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5 Nutrient-Packed Nuts, Seeds, and Whole Grains you’ll want to Include in your Diet (According to a Dietitian)


Plant-based diets get a lot of hype - and for good reason. A predominantly plant-based diet is high in vitamins, minerals, antioxidants, healthy fats, and dietary fibre, all of which are important for maintaining good health. In fact, there is ample research supporting that plant-based diets may increase longevity, improve gut health, reduce risk of various chronic diseases such as cardiovascular disease and type 2 diabetes, and even reduce risk for certain types of cancer!

One reason that plant-based diets are so healthy is because they contain high amounts of nuts, seeds, and whole grains. These plant foods are nutrient powerhouses, with healthy fats helping to lower cholesterol levels and improve cardiovascular health, and high fibre content helping to promote regular bowel movements, keep us full, and promote good gut health.

Altogether, including a variety of nutritious plant foods including whole grains, nuts, and seeds is ideal to nourish both your body and your mind. Here are some to include in your diet that pack in heaps of nutrients! 

1. Almonds

Not only are almonds delicious, but a small handful of almonds contains nearly 6g of protein and over 8mg of vitamin E which is 80% of the daily adequate intake for men and over 100% for women! Vitamin E acts as an antioxidant, meaning that it helps protect our cells from damage and may help lower inflammation. Since almonds are high in healthy fats, they may also help lower cholesterol and reduce the risk of high blood pressure.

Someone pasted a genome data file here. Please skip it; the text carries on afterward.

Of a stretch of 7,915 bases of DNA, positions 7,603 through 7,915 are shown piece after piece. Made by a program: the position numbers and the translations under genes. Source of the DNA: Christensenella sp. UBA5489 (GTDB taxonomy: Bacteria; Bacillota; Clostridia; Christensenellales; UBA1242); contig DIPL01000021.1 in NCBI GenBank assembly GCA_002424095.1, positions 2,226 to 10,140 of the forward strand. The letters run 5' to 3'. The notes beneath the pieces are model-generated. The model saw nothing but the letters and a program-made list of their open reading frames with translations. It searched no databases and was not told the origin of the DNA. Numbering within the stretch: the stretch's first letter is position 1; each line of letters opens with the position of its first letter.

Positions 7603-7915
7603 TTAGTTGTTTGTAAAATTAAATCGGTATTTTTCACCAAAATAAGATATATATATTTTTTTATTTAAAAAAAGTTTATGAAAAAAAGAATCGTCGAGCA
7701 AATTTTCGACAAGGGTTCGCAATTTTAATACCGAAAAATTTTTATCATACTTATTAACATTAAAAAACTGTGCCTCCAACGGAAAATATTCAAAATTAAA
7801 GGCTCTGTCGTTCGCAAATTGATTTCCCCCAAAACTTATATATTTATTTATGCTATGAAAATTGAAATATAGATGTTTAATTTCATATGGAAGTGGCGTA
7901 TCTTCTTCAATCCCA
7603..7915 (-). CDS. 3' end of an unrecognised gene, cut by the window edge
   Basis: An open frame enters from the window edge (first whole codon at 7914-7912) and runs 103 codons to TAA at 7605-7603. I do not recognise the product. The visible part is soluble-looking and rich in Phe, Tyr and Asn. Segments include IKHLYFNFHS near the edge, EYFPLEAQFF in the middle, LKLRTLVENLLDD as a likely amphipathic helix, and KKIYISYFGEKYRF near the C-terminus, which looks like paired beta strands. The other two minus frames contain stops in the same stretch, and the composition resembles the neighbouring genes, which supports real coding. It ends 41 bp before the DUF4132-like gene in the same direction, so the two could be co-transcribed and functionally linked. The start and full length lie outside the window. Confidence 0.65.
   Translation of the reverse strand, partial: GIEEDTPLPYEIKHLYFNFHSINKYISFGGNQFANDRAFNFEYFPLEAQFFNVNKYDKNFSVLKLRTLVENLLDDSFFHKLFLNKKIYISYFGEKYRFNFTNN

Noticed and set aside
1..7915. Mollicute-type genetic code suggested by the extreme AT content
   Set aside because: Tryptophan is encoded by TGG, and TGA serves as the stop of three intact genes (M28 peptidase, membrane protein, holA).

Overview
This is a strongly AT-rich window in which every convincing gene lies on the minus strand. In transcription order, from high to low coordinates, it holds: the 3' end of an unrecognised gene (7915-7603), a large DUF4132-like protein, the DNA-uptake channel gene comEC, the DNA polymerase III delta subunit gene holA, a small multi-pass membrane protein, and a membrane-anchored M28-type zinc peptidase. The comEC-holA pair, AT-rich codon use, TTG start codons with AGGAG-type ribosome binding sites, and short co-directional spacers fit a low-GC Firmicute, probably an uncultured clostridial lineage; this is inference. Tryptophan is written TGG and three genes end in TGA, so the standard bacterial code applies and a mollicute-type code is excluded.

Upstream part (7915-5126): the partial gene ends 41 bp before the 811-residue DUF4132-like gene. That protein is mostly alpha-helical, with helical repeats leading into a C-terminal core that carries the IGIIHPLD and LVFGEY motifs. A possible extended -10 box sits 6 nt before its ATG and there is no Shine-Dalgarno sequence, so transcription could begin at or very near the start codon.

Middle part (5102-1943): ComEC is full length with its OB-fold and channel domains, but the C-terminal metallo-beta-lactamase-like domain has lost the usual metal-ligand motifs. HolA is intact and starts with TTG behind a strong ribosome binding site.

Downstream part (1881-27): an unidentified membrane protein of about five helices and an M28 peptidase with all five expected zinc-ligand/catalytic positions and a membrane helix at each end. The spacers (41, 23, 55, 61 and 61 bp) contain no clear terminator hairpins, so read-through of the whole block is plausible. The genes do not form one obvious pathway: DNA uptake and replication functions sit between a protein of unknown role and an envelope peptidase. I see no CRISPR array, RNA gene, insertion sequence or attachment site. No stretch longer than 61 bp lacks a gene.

Per 30g serving: 752kJ, 5.8g protein, 16.4g fat, 1.4g carbs, 2.6g fibre

Fun fact: Did you know that almonds are grown on trees and come from the prunus family? This is the same family as peaches, cherries & apricots! The nuts we know and love are actually the seed of the fruit. Unlike its fruity family members though, you can’t actually eat the fleshy part of the almond.

2. Oats

Oats are a whole grain and are an excellent source of a particular type of fibre called resistant starch. Our gut bugs absolutely love this type of fibre! Lucky for us that they do, because when they feed on it, they produce a compound which may reduce our risk of colon cancer and help with digestion (among many other benefits). Including oats in your diet may also assist with blood sugar control and improve heart health. 

Per 1/3 cup (30g) serving: 476kJ, 4g protein, 2.7g fat, 16.5g carbs, 3.4g fibre

Fun fact: Hunter-gatherers from the Stone Age consumed wild oats as far back as 32,000 years ago! They ground the oats up and used them as a form of flour for flatbreads amongst other things. This is the earliest known human consumption of oats, well before conventional farming took over around 10,000 years ago. 

3. Chia seeds

Chia seeds are edible seeds from the flowering plant Salvia hispanica. They are a great source of omega-3 fatty acids which are a type of unsaturated fat that our body cannot make, and so we must get them from our diet. Omega-3s are super important to include in our diets due to their cardio-protective and anti-inflammatory effects, and there is also growing research that they support brain health and protect against certain mental illnesses!

Per 30g (2 tbsp) serving: 534kJ, 4.2g protein, 9.2g fat, 2.4g carbs, 10.4g fibre

Fun fact: In Mayan culture, ‘chia’ means ‘strength’ which may be due of the relatively large amount of energy they provide based on such a tiny seed. Pre-historically, they were the second main crop after beans in Columbian societies!